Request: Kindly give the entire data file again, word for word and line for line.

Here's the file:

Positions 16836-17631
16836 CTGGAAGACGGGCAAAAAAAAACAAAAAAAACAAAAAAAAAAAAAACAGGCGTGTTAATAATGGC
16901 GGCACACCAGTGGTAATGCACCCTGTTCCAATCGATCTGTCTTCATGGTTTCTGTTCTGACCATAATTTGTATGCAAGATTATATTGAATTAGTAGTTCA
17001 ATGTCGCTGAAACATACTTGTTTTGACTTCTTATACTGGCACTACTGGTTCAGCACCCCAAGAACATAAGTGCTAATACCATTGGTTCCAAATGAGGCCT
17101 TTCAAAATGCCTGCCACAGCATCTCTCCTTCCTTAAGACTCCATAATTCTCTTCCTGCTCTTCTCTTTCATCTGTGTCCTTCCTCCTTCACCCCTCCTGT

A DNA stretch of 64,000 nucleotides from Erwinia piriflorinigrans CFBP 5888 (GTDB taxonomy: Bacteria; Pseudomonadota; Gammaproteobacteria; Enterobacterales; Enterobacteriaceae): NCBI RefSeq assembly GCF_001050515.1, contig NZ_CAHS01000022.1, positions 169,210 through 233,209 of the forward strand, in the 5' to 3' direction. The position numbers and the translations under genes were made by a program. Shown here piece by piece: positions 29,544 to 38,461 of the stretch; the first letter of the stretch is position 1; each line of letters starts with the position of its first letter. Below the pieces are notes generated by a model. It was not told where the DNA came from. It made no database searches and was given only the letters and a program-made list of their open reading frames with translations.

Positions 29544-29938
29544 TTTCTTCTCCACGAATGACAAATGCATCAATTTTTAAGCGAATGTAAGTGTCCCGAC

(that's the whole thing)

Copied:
Positions 16836-17631
16836 CTGGAAGACGGGCAAAAAAAAACAAAAAAAACAAAAAAAAAAAAAACAGGCGTGTTAATAATGGC
16901 GGCACACCAGTGGTAATGCACCCTGTTCCAATCGATCTGTCTTCATGGTTTCTGTTCTGACCATAATTTGTATGCAAGATTATATTGAATTAGTAGTTCA
17001 ATGTCGCTGAAACATACTTGTTTTGACTTCTTATACTGGCACTACTGGTTCAGCACCCCAAGAACATAAGTGCTAATACCATTGGTTCCAAATGAGGCCT
17101 TTCAAAATGCCTGCCACAGCATCTCTCCTTCCTTAAGACTCCATAATTCTCTTCCTGCTCTTCTCTTTCATCTGTGTCCTTCCTCCTTCACCCCTCCTGT

A DNA stretch of 64,000 nucleotides from Erwinia piriflorinigrans CFBP 5888 (GTDB taxonomy: Bacteria; Pseudomonadota; Gammaproteobacteria; Enterobacterales; Enterobacteriaceae): NCBI RefSeq assembly GCF_001050515.1, contig NZ_CAHS01000022.1, positions 169,210 through 233,209 of the forward strand, in the 5' to 3' direction. The position numbers and the translations under genes were made by a program. Shown here piece by piece: positions 29,544 to 38,461 of the stretch; the first letter of the stretch is position 1; each line of letters starts with the position of its first letter. Below the pieces are notes generated by a model. It was not told where the DNA came from. It made no database searches and was given only the letters and a program-made list of their open reading frames with translations.

Positions 29544-29938
29544 TTTCTTCTCCACGAATGACAAATGCATCAATTTTTAAGCGAATGTAAGTGTCCCGAC